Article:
NEW YORK (AP) Now that fan voting is finished, it’s a good time to take a hard look at All-Star Game selections.
Which players are worthy of participating July 17 in Washington, and who gets left out?
Let’s touch on this topic first: Shohei Ohtani is incredibly talented and fascinating to watch, but the Los Angeles Angels‘ two-way Japanese star simply hasn’t been on the field enough to earn a spot. Not at pitcher OR designated hitter.
Ohtani just returned to the lineup from an elbow injury that’s knocked him off the mound for now. He’s only made nine major league pitching starts, and the Angels have limited his at-bats all season due to concerns about the rookie’s workload.
So while it would definitely be fun to see him in baseball’s summer showcase, there are several more deserving American League sluggers at DH. It wouldn’t be fair to deny one of them in favor of Ohtani. And he’s unavailable to pitch at this point.
Let him win his invitation next season with a fully healthy and productive first half. Or the year after that. Or whenever it happens.
Buzzkill, I know.
But even without Ohtani, there’s plenty to watch for leading up to the first All-Star Game in the nation’s capital since the Senators hosted at RFK Stadium in 1969.
Start with Atlanta outfielder Nick Markakis. With more than 2,150 career hits, he’s poised to make an All-Star team for the first time in his 13th big league season.
The American League has won five times in a row and is 17-3-1 in the last 21 years.
”I want to win. I always want to win. It’s not playing for home-field advantage anymore in the World Series, but all these guys are competitors and they want to win for their respective league,” said National League manager Dave Roberts of the Los Angeles Dodgers.
There’s a logjam at shortstop in the AL, and the NL bullpen is loaded.
That sort of thing is where it gets complicated: Each roster has 32 spots, with 12 going to pitchers. Every club must be represented, too.
Online voting for the starters at each position ended at midnight Thursday, and the teams will be revealed Sunday night.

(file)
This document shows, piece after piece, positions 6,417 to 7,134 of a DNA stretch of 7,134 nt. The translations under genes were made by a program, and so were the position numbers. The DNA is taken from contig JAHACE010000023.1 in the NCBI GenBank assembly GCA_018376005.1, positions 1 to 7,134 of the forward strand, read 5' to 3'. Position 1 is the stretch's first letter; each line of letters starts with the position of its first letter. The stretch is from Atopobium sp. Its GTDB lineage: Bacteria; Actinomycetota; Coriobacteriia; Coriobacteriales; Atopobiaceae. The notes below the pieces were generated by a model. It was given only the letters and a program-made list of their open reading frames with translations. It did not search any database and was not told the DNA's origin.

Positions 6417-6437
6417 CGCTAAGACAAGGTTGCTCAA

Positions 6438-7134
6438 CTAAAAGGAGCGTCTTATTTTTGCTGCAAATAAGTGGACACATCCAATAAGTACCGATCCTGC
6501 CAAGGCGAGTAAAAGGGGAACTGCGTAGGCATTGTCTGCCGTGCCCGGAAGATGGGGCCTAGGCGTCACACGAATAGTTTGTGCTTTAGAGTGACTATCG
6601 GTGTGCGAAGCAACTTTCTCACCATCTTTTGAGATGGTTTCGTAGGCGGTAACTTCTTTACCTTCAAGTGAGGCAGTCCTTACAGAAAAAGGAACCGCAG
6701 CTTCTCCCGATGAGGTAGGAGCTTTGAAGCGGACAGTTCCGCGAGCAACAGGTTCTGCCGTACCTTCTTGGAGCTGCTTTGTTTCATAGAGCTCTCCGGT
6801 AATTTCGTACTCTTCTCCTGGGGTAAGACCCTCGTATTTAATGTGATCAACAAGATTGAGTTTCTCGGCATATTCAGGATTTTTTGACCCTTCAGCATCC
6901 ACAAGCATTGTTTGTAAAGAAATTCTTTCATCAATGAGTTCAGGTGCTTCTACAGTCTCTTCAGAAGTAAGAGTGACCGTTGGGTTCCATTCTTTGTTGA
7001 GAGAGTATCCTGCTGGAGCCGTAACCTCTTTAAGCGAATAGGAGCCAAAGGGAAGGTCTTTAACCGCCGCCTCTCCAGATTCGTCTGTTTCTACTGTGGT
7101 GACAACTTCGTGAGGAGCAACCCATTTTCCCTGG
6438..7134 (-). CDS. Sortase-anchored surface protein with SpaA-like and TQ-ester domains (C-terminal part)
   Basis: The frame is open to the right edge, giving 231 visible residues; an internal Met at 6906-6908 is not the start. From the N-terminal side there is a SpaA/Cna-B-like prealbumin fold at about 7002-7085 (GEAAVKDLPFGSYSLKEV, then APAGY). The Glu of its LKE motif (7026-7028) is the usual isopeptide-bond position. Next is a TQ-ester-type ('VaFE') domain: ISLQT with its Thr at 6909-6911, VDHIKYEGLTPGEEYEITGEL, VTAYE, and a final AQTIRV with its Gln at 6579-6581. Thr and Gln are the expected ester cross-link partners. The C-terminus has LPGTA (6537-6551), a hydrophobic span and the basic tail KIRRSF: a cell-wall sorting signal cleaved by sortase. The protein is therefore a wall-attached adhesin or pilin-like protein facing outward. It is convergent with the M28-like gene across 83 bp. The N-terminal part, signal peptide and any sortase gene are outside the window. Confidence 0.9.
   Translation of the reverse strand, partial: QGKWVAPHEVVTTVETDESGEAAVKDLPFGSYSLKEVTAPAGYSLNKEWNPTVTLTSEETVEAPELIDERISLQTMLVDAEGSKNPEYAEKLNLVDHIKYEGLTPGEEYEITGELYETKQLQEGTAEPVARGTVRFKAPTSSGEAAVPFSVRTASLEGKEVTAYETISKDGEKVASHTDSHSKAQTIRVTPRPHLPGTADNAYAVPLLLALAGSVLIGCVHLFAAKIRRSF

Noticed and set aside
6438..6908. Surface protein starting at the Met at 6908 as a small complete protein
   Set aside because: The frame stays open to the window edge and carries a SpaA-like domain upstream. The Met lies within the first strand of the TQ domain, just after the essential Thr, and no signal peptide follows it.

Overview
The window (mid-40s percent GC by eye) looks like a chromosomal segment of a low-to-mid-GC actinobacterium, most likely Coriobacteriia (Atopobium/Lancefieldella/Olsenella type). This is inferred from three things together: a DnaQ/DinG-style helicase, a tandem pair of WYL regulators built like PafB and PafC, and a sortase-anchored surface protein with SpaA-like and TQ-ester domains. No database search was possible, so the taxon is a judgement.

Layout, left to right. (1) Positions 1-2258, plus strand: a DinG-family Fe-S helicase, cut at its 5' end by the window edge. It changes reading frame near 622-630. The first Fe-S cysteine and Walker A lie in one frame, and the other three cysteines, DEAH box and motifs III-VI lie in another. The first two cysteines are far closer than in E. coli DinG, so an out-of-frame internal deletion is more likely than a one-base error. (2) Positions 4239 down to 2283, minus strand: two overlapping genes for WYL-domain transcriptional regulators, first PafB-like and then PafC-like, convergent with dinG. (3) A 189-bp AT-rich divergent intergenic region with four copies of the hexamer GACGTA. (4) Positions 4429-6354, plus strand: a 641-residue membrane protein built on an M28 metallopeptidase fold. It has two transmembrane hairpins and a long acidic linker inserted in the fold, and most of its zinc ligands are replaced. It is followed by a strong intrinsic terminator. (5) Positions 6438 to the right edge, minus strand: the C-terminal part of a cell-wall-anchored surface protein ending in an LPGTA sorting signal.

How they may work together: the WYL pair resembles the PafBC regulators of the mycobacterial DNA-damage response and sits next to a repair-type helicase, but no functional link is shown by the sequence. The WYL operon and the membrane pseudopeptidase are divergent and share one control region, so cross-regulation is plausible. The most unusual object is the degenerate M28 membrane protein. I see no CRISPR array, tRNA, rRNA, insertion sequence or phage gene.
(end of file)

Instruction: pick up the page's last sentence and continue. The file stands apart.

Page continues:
”I’m looking forward to it. It’ll be a great experience,” said Houston’s AJ Hinch, who will manage the AL squad. ”It’s as casual a game as you’ll play with the biggest names on the stage, and all the attention that comes with it. It’s a big deal.”
Disregarding fan and player balloting, here are our picks:
SECOND BASE – The unexpected starter at a competitive position is Scooter Gennett from the Reds. Right behind him are flashy Javier Baez from the Cubs and 21-year-old igniter Ozzie Albies from the surprising Braves.
THIRD BASE – Nolan Arenado is sensational with his bat and glove for the Rockies. Eugenio Suarez is blossoming into a big run producer for the Reds, and St. Louis’ Matt Carpenter can play both corner infield spots – even second base if needed.
STARTING PITCHERS – Washington ace Max Scherzer, who won his second consecutive Cy Young Award last year and third overall, gets the ball to start on his own mound. The other right-handers are Nola from the Phillies, Foltynewicz from the Braves, Mikolas from the Cardinals, and Jacob deGrom of the Mets. Cubs lefty Jon Lester rounds out the group, with Patrick Corbin of the Diamondbacks next in line as a potential replacement for someone.
RELIEVERS – So many to choose from, and not only closers. A bevy of NL setup men are putting up dominant numbers. In the end, this bullpen features Dodgers closer Kenley Jansen, Arizona setup man Archie Bradley and San Diego’s Kirby Yates from the right side, complemented by Nationals closer Sean Doolittle, Milwaukee strikeout artist Josh Hader and San Francisco’s Tony Watson from the left side.
AP Sports Writers Stephen Hawkins in Arlington, Texas, and Beth Harris in Los Angeles contributed.
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